Day 13: Waterfall party

Today all of TSC, Tandana, and our host families packed into busses and drove to a camp ground. This was to get everyone together in one place and have a nice bonding moment with both the people from America and the people from Tangali. It was a somewhat shorter drive to the campground so that was nice, but the amount of bugs that were flying around was not. I had bug spray on my arms and legs and I still got bites all over my body, including one on my butt that’s really annoying. Hauna laid out blankets over a long table outside and then poured a bunch of things on it. Some of the stuff included potatoes, like eight different types of beans, guacamole, and sausage. The catch to this is that all of the stuff poured was all on top of each other, and we had to use our hands to get everything we wanted. Traditionally, you would pick up all the stuff you wanted and eat it from your hands, but since us Americans are very scared of eating things without utensils and plates, Tandana provided us with, you guessed it, plates and utensils. Since most of the stuff on the table was just unflavored carbs, they weren’t all that outstanding, but it was a solid meal. Afterwards, Jessica W and I passed the Frisbee with my host family (as usual) and they really got into it. My brother Jordan started to get through some pretty solid throws. Next, we all walked to the waterfall nearby and it was pretty cool, but it wasn’t as cool as the first waterfall was and this one was packed with people. I would guess there were 100 people crowded around this waterfall while at the other waterfall there were only us and one family. It was definitely worse than the first since it was almost impossible to take pictures without random people photo bombing. Subsequently, we hopped back in the bus and drove back to Tangali, visited our families for a few hours, and then went up to the community center for a celebration. After many heartfelt speeches from both the Americans and the Ecuadorians, including a very emotional speech by Jessica M riddled with beautiful metaphors, we showed the Ecuadorians a taste of American culture through dance. We turned on Cupid Shuffle and we were ready to roll when we realized that they had no speakers and we had to play the song through a microphone with BriAnna’s phone. Since the music was really low quality and quiet, it was kind of awkward, but we ended up doing a decent job in the end. After that, we turned on a Latinx song to dance to something that Jessica M and Jennifer wanted to show, but only 6 people knew how to do the dance (Thomas, Jessica W, Jessica M, Jennifer, BriAnna, Lucas) and out of those 6, only 4 were comfortable doing the “fast version” (not Thomas or Jessica W). The fast version also didn’t allow anyone to join in, so that was definitely an awkward moment when the four girls were sliding around the floor out of breath with no one helping them out. Luckily, that faded away quickly when the Ecuadorians decided to show us some of their culture too. Four boys got out a drum, two guitars, and some piano looking thing and started a beat that got all of us in a circle walking around. In the circle we clapped to the beat and switched direction when the leader whistled. During the walking, one person would cross the circle and switch places with another person. Silly Brian, Ryan, and Phillip went across the circle while nae naeing, bernieing, whipping, head standing and even splitting (halfway). We did this one more time to a different song, and then we headed out. Right when I got home, my host family was ready to cook dinner and we ate about 20 minutes after our arrival. The food was beef, rice, and beans and it was delicious all mixed up in a bowl. It was served with an interesting juice made out of tree tomato that tasted different from the one that I had before that contained milk. This one had no milk in it, but it still tasted good and sweet.  After brushing my teeth with the kids, Matteo and I went to bed quickly because we were so tired from the big day. Tomorrow we leave our host families and go to Otavalo to the hostel that we stayed at when we first came to Ecuador. It will be an emotional goodbye for everyone, for we had formed such close bonds with the people that we have lived with for the past few days. Even in a short period of time, if you fully open yourself up to your host family, you can create ties that you will remember forever.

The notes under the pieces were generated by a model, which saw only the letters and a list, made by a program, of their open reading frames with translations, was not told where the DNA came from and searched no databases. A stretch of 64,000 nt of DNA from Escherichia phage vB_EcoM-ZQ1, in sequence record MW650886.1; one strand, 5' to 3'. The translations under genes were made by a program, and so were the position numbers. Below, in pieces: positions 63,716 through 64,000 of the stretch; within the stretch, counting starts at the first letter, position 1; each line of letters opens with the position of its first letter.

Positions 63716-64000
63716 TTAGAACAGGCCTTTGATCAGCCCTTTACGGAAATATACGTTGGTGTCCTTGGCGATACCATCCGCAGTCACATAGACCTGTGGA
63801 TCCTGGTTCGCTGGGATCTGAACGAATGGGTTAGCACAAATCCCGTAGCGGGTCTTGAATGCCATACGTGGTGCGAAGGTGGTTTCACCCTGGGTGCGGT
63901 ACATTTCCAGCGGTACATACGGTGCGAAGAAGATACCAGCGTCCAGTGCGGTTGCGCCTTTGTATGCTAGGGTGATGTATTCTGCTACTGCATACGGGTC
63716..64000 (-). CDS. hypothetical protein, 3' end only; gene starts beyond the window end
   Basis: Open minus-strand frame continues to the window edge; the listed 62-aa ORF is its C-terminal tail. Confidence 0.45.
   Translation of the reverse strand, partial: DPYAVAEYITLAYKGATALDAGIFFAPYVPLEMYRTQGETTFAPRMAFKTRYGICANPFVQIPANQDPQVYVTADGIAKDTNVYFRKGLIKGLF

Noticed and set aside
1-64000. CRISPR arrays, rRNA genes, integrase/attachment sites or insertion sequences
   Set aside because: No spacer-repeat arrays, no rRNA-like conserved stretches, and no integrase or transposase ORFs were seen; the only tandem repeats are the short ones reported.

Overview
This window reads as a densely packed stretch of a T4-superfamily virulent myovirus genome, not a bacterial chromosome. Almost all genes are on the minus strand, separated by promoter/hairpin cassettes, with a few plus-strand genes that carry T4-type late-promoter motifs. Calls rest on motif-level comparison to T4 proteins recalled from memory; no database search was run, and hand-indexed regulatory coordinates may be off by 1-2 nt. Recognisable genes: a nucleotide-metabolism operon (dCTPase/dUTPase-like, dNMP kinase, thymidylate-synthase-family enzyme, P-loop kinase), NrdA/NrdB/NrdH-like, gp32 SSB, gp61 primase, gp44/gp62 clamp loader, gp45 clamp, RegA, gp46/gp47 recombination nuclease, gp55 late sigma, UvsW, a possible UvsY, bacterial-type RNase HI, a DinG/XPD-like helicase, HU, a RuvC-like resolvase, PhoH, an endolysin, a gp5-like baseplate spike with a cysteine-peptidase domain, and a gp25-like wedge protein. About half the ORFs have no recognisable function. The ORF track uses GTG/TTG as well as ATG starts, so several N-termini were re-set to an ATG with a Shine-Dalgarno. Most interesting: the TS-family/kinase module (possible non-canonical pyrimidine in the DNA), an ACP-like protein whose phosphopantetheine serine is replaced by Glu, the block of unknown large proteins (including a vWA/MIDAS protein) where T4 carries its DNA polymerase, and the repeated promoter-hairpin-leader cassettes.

-Thomas Christensen

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